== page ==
An intermediate upright wall 56 is arranged approximately midway of sidewalls l8 and in substantial parallelism therewith and extends from the juncture 36 of bottom wall portions 32 and 34 upwardly to the intersection of crossbars 40 and 42 so that intermediate wall 56 terminates short of the top wall and leaves a substantially triangular space therebetween into which the inner portions of the top wall can fold when sidewalls 18 and 20 are pressed toward each other during compression. Intermediate wall 56, besides offering support to crossbars 40 and 42, connects the bottom wall of sealing member 10 to the top wall through the upper intersecting portions of crossbars 40 and 42. Consequently, when sidewalls l8 and 20 are pressed toward each other, intermediate wall 56 through its connection with the top wall will insure the downward folding of the middle portions of the top wall, so that none of the sealing member will extend above the upper surfaces of pavement slabs 14. Intermediate wall 56 also divides the internal truss structure of sealing member 10 into two groups thereby providing substantially uniform action of both groups and distributes the expansion of sealing member 10 so that outward pressures exerted by the diagonal crossbars will be substantially equally applied to both sidewalls 18 and 20.
The orientation of bars 48 and 50 and their intersection with long intersecting crossbars 42 and 40 is a particularly significant feature of this invention because such bars 48 and 50 in conjunction with bars 40 and 42 are effective to urge bottom wall portions 32 and 34 laterally outwardly against the opposed faces 12 of adjacent pavement slabs 14 during compression of sidewalls l8 and 20. When sidewalls 18 and 20 are pressed toward each other during compression as shown in FIG. 2, portions 32 and 34 are forced laterally outwardly and tend to roll progressively along faces 12 from the upper edges of portions 32 and 34 adjacent intersections 30 downwardly toward the lower edges thereof causing the effective seal-contacting surface or interfacial surface contact area of sealing member 10 to increase by migrating downwardly along faces 12 of pavement slabs 14. As shown in FIG. 2, the contact area between sealing member 10 and faces 12 of slabs 14 has increased downwardly below the adhesive line 16. Such interfacial surface contact area continues to increase with increased compression of sealing member 10 as shown in FIG. 3 Moreover, the outward lateral pressure exerted by portions 32 and 34 tends to fill any voids or cavities present in surface faces 12 of slabs 14 caused by peeling, interfacial spalling, interfacial cavitation, or any other damaging action.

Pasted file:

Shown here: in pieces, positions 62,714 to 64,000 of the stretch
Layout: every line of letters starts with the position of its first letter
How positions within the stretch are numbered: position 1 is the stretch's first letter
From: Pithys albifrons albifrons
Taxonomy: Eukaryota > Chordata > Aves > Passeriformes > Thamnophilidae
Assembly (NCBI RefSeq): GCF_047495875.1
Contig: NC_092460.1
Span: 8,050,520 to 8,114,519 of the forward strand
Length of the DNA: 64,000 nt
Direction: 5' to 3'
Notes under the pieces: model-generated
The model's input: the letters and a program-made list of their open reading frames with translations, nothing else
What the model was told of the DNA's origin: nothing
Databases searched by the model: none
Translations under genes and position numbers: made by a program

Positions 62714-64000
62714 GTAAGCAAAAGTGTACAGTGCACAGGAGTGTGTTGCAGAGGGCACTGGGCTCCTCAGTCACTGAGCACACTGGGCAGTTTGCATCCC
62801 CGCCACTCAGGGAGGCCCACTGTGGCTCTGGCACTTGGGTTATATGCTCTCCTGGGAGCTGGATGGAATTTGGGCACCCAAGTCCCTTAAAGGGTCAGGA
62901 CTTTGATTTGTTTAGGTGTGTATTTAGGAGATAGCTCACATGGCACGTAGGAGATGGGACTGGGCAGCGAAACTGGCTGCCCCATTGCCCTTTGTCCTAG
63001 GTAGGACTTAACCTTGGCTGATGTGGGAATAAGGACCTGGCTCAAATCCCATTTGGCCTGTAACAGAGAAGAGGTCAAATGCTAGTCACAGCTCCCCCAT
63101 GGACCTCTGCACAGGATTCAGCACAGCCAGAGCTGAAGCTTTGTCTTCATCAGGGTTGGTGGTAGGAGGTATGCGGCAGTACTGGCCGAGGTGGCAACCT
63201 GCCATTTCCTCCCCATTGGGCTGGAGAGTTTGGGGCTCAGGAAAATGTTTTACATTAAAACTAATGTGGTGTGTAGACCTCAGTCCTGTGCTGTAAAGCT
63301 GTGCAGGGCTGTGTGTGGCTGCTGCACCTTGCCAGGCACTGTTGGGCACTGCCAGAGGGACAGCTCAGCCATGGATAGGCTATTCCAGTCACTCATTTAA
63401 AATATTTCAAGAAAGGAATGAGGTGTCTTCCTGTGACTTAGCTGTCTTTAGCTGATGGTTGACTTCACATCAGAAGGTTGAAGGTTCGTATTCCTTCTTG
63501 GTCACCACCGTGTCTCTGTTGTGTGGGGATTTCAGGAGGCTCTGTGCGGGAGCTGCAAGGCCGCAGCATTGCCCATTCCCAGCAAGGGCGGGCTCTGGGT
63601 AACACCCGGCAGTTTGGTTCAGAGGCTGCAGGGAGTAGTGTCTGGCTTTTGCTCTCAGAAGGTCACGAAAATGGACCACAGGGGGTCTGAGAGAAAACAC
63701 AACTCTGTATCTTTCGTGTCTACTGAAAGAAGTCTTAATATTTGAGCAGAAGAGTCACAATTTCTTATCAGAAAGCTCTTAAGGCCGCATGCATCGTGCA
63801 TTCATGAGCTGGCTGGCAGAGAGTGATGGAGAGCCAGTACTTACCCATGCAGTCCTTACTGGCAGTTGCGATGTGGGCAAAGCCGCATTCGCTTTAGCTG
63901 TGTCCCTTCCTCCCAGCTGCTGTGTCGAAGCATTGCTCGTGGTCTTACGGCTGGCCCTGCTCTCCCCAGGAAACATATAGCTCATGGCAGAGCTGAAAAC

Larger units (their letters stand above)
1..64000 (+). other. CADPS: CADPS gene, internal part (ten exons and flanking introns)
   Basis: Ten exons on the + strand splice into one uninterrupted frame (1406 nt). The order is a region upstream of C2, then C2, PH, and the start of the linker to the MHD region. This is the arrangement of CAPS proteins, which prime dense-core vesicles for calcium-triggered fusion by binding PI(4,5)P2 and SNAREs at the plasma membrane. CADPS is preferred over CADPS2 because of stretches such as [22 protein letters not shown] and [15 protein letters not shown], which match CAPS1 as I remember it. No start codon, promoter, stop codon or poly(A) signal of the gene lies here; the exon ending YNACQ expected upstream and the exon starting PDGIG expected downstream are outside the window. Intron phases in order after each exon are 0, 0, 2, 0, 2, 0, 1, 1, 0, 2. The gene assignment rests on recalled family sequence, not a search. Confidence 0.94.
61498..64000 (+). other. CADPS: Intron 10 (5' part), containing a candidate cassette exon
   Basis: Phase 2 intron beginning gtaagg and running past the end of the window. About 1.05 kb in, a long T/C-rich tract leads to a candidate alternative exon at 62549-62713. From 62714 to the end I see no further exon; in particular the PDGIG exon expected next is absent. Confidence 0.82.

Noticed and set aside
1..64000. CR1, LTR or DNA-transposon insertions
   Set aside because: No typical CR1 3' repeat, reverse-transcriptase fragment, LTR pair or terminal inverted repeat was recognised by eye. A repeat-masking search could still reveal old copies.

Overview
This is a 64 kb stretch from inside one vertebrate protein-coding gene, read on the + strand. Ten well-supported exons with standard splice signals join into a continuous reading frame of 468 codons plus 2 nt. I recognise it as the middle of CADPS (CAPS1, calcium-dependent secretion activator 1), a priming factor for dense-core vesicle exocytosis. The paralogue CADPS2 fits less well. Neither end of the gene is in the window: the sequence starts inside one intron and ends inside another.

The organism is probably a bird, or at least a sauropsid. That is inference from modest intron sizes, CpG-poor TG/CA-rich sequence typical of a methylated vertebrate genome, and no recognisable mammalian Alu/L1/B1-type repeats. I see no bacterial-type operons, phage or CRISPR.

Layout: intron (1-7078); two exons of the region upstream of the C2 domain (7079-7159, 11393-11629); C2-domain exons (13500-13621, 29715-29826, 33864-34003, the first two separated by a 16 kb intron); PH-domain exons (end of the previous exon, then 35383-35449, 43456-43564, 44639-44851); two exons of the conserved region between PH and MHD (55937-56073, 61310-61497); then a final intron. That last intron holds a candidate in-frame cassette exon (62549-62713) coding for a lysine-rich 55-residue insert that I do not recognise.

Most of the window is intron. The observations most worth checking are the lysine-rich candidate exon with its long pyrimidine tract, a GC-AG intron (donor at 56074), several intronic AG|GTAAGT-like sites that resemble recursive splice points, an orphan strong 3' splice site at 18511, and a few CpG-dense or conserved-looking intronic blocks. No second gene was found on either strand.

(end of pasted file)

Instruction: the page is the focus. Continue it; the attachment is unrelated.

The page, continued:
FIG. 4 illustrates another form of sealing member, generally designated 60, of this invention and comprises sidewalls 62 and 64 which are slightly inclined downwardly in a converging relation. The upper edges of sidewalls 62 and 64 are connected to a top wall having downwardly sloping portions 66 and 68 leading to increased sloping portions 70 and 72 terminating in a V-shaped recess. Portions 66, 68, 70 and 72 can be slightly curved to form continuous arcuate surfaces meeting at the V-shaped recess, if desired, within the purview of this invention. The lower edges of sidewalls 62 and 64 are connected as at rounded corners 74 to a bottom wall having downwardly sloping portions 76 and 78 which converge and meet at a common juncture 80. If desired, corners 74 can be angular rather than curved and the upper corners of sealing member 60 can be curved, as desired.
The interior of sealing member 60 differs from that of the first form described and comprises a pair of long intersecting crossbars 82 and 84 extending downwardly at an angle from sloping portions 66 and 68 of the top wall adjacent portions 70 and 72 thereof to bottom wall portions 78 and 76 at points spaced below corners 74. Crossbars 82 and 84 intersect intermediate their opposite ends. A pair of short bars 86 and 88 extend downwardly at an angle in diverging relation from the top wall adjacent bars 82 and 84 to sidewalls 62 and 64 intermediate the upper and lower ends thereof. A pair of short bars 90 and 92 extend downwardly at an angle in converging relation from sidewalls 62 and 64 adjacent the lower ends of bars 86 and 88 to intersecting crossbars 84 and 82. Bars 90 and 92 intersect bars 84 and 82 intermediate the points of intersection thereof with each other and with wall portions 76 and 78. An intermediate upright wall 94 is arranged approximately midway of sidewalls 62 and 64 in substantially bisecting relation to the angle defined thereby and extends from juncture 80 of bottom wall portions 76 and 78 upwardly to the intersection of crossbars 82 and 84 to which intermediate wall 94 adds sup- A port.